Kerry, Bush Spar Over Mideast Oil Dependency
INGTON, Oct 11 (IPS) - The two major U.S. presidential candidates may differ on many issues but appear to agree on at least one thing -- cutting U.S. dependence on Arab oil, although some analysts say it will not be as easy it sounds.
The issue was raised again Monday in a major speech by Democratic candidate, Senator John Kerry, who said President George W Bush is not doing enough to find renewable energy sources and other alternatives to end U.S. dependence on Arab oil. Kerry also pledged to make the United States independent of Middle East oil in 10 years.
Just three weeks prior to the election, Kerry charged that the United States, on Bush's watch, has become more dependent on foreign oil than when the president took office in 2001, putting the country's security at risk and burdening U.S. consumers.
Record fuel prices have translated into all-time high oil prices here, with some experts predicting no relief in sight. In most parts of the country, a gallon of gas costs more than two dollars, up 34 percent since Bush took office. Over the past four years, the cost of heating the average home with oil has gone up 91 percent.
”For the sake of our children, for the sake of our security, for the sake of our economy, for the sake of our environment -- we must meet that challenge and make America energy independent of Mideast oil,” Kerry said in a campaign stop in New Mexico.
His plan to do that includes expanding the use of nuclear energy and creating a fund that will provide incentives to automakers to develop more fuel-efficient cars and to consumers to purchase the vehicles.
Kerry also pledges to work towards finding new sources of natural gas; rely on ”clean coal” as an energy source; and to ensure that 20 percent of U.S. electricity comes from renewable sources by 2020. He will also seek more other sources of oil in the United States and in non-Arab exporting countries.
During their second presidential debate on Friday, Bush said he also has an energy plan with the same goal -- to ”help us become less dependent on foreign sources of energy.”
His plan centres on providing four billion dollars in tax incentives for conservation and technology exploration. Bush has also proposed to update the electricity grid and encourage new investment in transmission.
But Kerry says the plan will provide tax breaks totalling nearly 15 billion dollars for Bush's friends in the oil and gas industries. He also criticised the administration for trying to exempt oil and gas companies from provisions of the Clean Water Act that limit pollution, threatening the environment.
While Bush supports exploration and production of oil in the Arctic National Wildlife Refuge (ANWR), which contains at least 10 times more oil than the nation's strategic petroleum reserve can hold when it is completely filled, Kerry rejects the plan on environmental grounds.
Allies of both candidates have weighed in on the oil debate in recent weeks.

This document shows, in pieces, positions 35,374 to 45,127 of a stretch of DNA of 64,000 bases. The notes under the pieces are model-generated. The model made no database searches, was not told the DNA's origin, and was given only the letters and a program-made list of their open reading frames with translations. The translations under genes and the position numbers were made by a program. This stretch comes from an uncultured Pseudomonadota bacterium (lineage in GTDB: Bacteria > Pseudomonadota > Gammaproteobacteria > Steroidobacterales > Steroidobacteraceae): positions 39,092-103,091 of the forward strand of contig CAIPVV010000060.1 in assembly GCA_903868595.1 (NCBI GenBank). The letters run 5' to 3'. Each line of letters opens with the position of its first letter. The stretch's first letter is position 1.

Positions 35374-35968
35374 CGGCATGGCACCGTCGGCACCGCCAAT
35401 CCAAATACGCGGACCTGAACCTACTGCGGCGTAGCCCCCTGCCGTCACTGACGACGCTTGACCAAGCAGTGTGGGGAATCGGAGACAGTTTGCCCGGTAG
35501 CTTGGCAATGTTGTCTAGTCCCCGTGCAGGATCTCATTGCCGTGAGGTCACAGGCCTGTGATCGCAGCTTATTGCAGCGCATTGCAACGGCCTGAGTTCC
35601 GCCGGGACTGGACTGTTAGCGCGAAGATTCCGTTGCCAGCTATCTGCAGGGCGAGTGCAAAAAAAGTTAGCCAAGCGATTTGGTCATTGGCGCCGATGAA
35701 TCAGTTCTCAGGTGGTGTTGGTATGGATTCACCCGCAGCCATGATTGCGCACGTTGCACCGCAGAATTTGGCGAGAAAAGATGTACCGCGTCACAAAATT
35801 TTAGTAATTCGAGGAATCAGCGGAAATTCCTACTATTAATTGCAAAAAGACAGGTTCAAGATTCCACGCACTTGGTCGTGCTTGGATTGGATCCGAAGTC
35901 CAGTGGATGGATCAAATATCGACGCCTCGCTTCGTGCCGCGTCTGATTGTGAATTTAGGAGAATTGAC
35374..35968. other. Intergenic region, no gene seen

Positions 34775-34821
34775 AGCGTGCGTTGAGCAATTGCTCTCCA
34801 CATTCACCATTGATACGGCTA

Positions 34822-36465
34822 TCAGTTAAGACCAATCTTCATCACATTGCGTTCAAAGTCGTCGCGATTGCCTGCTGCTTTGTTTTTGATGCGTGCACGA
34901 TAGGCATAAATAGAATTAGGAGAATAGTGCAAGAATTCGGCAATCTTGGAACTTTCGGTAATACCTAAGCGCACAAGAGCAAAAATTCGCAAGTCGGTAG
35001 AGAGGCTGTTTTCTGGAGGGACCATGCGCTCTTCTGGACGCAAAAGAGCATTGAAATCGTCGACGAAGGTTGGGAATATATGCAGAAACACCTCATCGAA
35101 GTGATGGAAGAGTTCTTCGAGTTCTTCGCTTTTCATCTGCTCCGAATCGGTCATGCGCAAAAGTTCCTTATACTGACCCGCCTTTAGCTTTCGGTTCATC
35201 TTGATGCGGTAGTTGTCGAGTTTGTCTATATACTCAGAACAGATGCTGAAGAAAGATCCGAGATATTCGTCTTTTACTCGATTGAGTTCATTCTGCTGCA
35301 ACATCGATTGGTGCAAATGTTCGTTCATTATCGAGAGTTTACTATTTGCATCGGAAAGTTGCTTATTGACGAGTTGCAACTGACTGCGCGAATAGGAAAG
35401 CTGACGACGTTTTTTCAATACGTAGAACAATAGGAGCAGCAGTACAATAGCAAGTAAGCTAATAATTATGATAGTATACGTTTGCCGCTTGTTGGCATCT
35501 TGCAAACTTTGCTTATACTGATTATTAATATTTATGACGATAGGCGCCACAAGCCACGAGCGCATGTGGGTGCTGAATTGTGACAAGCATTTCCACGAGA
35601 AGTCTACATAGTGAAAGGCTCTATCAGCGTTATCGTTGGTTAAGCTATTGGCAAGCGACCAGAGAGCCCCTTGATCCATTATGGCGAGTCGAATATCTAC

Late in September, a group of right-wing and pro-Israel neo-conservative groups issued a letter to the U.S. people called 'Set America Free', urging them to stop using oil from the Middle East.
The groups included Institute for the Analysis of Global Security (IAGS), the Centre for Security Policy, the Foundation for the Defence of Democracies, the Heritage Foundation, the Hudson Institute, The Washington Institute for Near East Policy, The Committee on the Present Danger and National Defence Council Foundation, all staunch advocates of the war in Iraq and of the policies of Israel's governing Likud Party.
Ironically, like Kerry, the groups -- whose meeting in Washington was addressed by James Woolsey, former director of the Central Intelligence Agency (CIA) -- say that by promoting improved technology, the United States can ”win the war on terror and shake the yoke of our energy dependence without compromising our way of life.”
Groups on the left of the political spectrum also say a new energy policy is needed. On Monday, the Earth Policy Institute said new technologies are the answer.
Gas-electric hybrid engines and advanced-design wind turbines, for example, offer a way to wean the country from imported oil, argued the Washington DC-based research centre.
”If over the next decade we convert the U.S. automobile fleet to gas-electric hybrids with the efficiency of today's Toyota Prius, we could cut our gasoline use in half. No change in the number of vehicles, no change in miles driven -- just doing it more efficiently,” said Lester R Brown, president of the institute, in a statement.
But some analysts doubt the United States can be rid of foreign oil any time soon. Many estimate that during the next 20 years, U.S. oil consumption will grow by one-third and electricity demand could increase by more than 45 percent.
The United States, a country of 294 million people, is already importing 2.5 million barrels of oil from the Middle East every day.
When Washington invaded oil-rich Iraq in March 2003 -- for its oil despite the administration's claim, many people believe -- officials estimated that oil prices would be as low as 28 dollars a barrel in 2004. Last week, gas prices hit a record 53 dollars a barrel.
The benchmark for European imports of Middle Eastern, Russian and African crude -- Brent crude -- closed at 50.66 dollars a barrel Monday, up 95 cents on the day on London's International Petroleum Exchange. It is now 20 dollars higher than at the start of the year.
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